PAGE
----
Oh, don't worry. I totally respect Keith and I think he knows that - I think my wink was phrased carefully enough? He provided some articles for one of my websites and I think he did a great job on the Chester amphitheatre.
Argh, Thanks Marcus. I was a week ahead. What I get for cramming RAT and work together; I misread the date. Maybe it is showing then next week. If not, I'll pm you later to see about details pertaining obtaining a copy at some point.
Thanks!
Quote:If they really said that on Timewatch, I'm beginning to think the standards of that show are beginning to emulate the History Channel. I mean, "would have become, if not"..

I think what they said on Timewatch was that Chester seemed to be
of such importance that, had Hadrian not retrenched in Britain, then
the logical progression would have been the complete conquest of
Scotland and then possibly Ireland, too. If that had happened, then
Chester would have made a sensible capital, since it is actually in
the geographical centre of the Britiah Isles. The evidence of the large
domed building in Chester has made it look, to some, like it may
originally have been intended as a provincial capital.

Quote:You would think they found a document with plans to actually move the government from the recently renamed current capital, Londinium. Which, apparently, is so strategically placed in Britain that apparently since it took over the position of capital from Camelodunum, no-one besides Hitler (who favored Oxford) seems to have even contemplated moving the seat of governemnt elsewhere.

Well, there you go. Oxford, a sensible idea for a more centralised
capital for England (compare that with Chester for the British Isles).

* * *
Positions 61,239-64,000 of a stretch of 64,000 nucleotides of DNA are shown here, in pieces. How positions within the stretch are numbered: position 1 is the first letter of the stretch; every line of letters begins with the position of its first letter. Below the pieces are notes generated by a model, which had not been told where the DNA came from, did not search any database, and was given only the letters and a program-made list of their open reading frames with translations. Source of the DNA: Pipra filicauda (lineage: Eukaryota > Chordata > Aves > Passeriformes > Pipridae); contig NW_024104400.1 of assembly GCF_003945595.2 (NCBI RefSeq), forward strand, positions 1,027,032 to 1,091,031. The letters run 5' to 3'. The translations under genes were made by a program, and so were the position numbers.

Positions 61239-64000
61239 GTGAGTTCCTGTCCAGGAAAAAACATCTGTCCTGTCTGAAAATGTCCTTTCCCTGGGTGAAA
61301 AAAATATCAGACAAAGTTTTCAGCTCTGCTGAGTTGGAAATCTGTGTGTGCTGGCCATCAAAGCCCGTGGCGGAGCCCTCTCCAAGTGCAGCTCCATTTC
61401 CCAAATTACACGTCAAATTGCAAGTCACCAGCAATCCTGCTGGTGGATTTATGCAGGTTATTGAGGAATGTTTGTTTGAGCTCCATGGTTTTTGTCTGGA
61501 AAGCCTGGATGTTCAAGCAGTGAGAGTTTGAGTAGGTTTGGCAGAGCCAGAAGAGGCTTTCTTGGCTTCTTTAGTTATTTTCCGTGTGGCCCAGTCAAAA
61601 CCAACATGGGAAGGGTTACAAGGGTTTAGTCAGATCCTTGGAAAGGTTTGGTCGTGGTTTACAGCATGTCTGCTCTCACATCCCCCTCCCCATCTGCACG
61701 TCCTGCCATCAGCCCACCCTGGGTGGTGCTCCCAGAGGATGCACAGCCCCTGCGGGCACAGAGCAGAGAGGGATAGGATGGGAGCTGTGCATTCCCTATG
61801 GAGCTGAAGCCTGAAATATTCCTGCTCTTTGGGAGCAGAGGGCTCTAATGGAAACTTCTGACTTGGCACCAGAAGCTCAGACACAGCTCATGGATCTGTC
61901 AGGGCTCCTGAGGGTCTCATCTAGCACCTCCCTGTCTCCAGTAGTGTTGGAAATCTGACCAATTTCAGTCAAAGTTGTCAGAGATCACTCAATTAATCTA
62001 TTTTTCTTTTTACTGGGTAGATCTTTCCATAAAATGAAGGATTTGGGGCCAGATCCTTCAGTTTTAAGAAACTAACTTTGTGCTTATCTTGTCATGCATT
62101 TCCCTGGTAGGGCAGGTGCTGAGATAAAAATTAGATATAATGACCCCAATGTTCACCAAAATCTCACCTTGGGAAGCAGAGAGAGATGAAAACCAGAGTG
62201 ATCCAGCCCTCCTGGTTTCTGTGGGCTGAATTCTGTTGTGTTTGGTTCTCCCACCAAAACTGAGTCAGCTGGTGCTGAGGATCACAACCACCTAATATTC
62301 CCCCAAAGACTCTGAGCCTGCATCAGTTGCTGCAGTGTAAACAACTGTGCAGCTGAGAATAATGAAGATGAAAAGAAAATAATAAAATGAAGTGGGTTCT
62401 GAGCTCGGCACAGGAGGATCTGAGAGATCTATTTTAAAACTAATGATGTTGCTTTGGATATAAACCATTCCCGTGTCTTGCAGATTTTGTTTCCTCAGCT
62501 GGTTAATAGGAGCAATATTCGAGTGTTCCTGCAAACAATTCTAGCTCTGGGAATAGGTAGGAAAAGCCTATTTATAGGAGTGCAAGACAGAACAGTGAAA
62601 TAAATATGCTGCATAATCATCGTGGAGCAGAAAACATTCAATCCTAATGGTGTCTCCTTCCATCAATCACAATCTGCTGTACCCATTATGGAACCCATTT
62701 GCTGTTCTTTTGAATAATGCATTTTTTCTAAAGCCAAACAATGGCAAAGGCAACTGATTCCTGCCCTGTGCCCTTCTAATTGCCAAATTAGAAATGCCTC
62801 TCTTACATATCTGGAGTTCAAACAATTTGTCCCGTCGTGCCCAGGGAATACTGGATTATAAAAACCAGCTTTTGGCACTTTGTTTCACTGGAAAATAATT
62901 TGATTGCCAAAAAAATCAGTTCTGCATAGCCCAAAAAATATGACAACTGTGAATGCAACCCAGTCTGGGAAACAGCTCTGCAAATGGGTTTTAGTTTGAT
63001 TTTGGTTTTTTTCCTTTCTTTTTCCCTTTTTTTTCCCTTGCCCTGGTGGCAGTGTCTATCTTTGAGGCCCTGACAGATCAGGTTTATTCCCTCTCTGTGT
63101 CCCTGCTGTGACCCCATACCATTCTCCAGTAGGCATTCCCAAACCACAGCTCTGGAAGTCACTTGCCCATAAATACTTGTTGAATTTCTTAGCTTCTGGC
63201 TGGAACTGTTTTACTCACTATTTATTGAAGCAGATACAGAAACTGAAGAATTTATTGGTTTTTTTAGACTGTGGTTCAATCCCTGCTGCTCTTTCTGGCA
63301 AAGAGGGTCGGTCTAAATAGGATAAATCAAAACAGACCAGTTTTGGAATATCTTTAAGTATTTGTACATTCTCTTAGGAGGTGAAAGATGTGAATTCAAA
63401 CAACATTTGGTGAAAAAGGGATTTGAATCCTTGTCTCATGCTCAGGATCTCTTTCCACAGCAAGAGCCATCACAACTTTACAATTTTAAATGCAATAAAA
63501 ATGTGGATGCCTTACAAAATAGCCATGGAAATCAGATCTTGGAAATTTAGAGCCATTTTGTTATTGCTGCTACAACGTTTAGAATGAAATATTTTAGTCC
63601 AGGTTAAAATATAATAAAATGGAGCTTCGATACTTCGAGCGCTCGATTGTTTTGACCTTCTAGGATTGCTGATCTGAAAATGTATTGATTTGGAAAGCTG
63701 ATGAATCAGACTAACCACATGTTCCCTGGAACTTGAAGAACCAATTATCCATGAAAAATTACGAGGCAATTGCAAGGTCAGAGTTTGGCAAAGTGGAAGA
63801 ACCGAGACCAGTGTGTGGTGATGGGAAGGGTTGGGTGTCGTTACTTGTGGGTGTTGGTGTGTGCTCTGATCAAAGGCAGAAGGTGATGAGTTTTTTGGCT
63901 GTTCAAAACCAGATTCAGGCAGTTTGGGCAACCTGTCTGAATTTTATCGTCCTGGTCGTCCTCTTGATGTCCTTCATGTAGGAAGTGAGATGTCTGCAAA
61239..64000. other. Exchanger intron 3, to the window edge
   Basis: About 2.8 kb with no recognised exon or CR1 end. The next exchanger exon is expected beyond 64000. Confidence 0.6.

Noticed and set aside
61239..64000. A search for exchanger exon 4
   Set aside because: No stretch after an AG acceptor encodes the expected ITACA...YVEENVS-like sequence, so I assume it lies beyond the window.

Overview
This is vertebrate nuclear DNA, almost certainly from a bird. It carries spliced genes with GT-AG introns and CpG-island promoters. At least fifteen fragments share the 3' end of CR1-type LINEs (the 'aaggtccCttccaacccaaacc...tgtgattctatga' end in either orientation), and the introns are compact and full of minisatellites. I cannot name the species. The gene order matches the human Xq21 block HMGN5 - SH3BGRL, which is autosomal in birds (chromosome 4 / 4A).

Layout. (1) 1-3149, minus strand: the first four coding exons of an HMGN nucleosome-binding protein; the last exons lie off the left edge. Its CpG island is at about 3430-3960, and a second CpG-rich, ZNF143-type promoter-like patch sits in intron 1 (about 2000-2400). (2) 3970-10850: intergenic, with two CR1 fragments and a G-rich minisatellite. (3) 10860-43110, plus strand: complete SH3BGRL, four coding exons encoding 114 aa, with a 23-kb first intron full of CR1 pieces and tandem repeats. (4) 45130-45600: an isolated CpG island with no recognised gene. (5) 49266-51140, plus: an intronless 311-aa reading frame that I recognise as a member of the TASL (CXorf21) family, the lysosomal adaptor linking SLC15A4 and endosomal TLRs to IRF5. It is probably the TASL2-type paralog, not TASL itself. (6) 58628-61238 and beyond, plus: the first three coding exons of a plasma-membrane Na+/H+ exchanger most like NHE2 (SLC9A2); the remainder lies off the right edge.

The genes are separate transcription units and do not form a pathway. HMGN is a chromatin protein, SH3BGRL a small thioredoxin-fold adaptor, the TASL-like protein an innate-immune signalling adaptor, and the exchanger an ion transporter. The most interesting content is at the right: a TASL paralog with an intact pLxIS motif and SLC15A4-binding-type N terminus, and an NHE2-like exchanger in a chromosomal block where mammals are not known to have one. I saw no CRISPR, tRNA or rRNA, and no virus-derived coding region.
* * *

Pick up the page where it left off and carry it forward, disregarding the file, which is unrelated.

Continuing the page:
You see, old Adolf wasn't a total fruitcake. :lol:

I think Camulodunum was only the initial Roman capital since it had
been the erswhile Catuvellaunian capital. And London became the
newer capital after the Boudiccan revolt, as it was more easily
denfensible and resupplyable by sea, should another revolt occur.
Many today think Birmingham would be a more logical capital, and
many utilities have relocated there.

Quote:I bet Keith made quite an impression on TV! :wink:

Well, wanting to play nice, I'll just say: Yes :lol: [/quote]
When I spoke to the curator of the Grosvenor museum back in 2000 his favoured idea for the foundation of Deva was that it was by Agricola and originally intended as a launching post for the invasion of Ireland. I switched off at that point as I am convinced that it was founded by Frontinus (which makes him important in the foundation of Isca, Deva, and Eburacum - something of a pet subject of mine.)

There was an article in the Times (maybe the Independent) about the remains of a possible Roman fort in Ireland. I remember it was poo pooed at the time as a misunderstanding of iron age or dark age remains.

I'll see what I can dig up. Ha! :roll:

Cheers

Murray